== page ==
Your company has gone to great lengths to select the best possible candidates for each position. You likely analyzed data points such as experience, education, attitude and enthusiasm when making your hiring decisions, not minute details like introversion versus extroversion.
But, as a manager, knowing the personality types of your employees will help your team dynamics in many ways. If you understand the core traits of those you supervise, you can begin to understand what motivates them, what satisfies them with their work environment, and ultimately, what they need from you as a manager.
No matter your leadership style, managing introverts can seem tricky at first blush. Do you think you have an employee who is an introvert at your business and aren't sure how to be a successful leader to them? Here's a look at the traits that are common among introverts and the dos and don'ts to effectively manage an employee who is an introvert.
What Makes Someone an Introvert?
The concept of “introversion” versus “extroversion” was developed by famed psychologist Carl Jung in the 1920s, and it’s been an influential theory ever since. There are many different traits of introverts, and of course, no two people are exactly the same. Overall, you can expect an introvert to be an individual who is “more comfortable focusing on their inner thoughts and ideas, rather than what’s happening externally,” according to Jennifer Casarella, MD.
Rather than choosing to spend their free time in large groups or crowds, introverts prefer being with just one or two others. Introverts are not inherently unsocial, but they are more energized when they have sufficient time alone to reflect.
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The Introvert at Work
The traits of introverts at work shape how they interact with their coworkers and managers, and even how they complete their projects. As we walk through the characteristics of the introvert at work, we’ll discuss some dos and don’ts for the effective supervision and management of these individuals.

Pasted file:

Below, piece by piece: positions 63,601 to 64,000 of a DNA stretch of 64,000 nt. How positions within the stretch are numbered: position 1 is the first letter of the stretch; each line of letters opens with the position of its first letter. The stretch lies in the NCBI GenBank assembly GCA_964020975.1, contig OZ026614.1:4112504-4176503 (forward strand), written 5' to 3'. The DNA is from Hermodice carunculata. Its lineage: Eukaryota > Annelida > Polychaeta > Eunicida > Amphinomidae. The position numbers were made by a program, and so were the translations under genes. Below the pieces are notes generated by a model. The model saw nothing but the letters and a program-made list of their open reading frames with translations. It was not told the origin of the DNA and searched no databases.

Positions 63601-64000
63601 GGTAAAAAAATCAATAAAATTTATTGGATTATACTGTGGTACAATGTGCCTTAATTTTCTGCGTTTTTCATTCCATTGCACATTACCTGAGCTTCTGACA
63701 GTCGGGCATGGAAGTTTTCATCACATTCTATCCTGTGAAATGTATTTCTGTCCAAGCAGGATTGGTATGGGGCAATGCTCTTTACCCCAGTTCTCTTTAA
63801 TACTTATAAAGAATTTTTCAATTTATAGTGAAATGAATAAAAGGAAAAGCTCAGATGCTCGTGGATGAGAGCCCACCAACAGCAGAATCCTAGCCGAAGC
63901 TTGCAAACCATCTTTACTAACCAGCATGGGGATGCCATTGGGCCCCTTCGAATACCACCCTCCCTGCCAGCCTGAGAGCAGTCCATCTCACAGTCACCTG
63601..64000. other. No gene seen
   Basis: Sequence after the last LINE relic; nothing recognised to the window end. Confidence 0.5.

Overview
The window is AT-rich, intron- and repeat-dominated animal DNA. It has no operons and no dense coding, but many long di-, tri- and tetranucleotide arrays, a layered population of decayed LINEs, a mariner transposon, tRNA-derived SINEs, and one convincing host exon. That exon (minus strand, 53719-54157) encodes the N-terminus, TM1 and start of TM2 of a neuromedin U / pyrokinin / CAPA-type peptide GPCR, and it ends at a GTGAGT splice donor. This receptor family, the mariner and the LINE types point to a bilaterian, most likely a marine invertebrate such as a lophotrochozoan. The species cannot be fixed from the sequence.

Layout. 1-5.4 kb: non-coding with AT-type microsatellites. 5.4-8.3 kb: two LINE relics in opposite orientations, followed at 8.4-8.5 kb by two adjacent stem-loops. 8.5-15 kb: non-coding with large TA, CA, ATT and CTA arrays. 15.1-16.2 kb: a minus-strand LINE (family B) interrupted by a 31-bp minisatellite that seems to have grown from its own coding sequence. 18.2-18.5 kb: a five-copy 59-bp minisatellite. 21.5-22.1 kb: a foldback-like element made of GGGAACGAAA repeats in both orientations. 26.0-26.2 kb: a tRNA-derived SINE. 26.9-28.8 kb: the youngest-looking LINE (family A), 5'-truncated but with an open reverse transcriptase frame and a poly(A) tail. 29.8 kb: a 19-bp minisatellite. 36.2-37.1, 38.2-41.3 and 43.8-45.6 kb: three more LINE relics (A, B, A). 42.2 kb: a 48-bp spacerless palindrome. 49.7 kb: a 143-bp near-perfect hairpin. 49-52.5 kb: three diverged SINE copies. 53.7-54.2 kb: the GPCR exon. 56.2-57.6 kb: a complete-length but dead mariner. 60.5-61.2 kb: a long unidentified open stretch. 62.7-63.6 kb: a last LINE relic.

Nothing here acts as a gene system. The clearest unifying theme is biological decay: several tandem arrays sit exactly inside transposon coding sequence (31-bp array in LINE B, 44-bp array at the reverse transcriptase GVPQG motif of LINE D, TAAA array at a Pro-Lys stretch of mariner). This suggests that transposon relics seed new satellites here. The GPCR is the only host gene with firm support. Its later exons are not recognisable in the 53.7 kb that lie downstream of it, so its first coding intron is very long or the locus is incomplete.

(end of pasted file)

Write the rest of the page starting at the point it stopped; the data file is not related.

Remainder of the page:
Do: Allow Time to Reflect
According to Saul Mcleod, PhD, introverts are reserved, passive, and thoughtful. They also have “a preference to keep emotional states private.” As a result, introverts may contemplate answers to questions or solutions to problems in private and over a longer period of time.
As a manager, do your best to avoid the assumption that because they’re not jumping up with answers to questions in meetings (like their extroverted counterparts), they’re not trying to contribute to the team. Allow them time to consider an answer to a question and perhaps follow up with them in private after some time has passed.
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Do: Allow Them to Access Their Analytical Strengths
Introverts are observant and analytical. They’re self-motivated and complete their assignments in a systematic way. When you assign a project to them, offer them all the data points available to you and let them get to work.
Introverts shine when they’re able to methodically and deliberately analyze a situation from many angles. Unlike extroverts, who can tend to be “big picture,” “big vision,” quick and intuitive thinkers, introverts like to soak in data and recommend a decision they feel is thought-through and truly the “right answer.”
When you do receive their end product, know that a lot of work has gone into a final recommendation or outcome. If you ask to hear about these methodologies, you’ll likely be thoroughly impressed.
Don’t: Put Them on the Spot as a Reward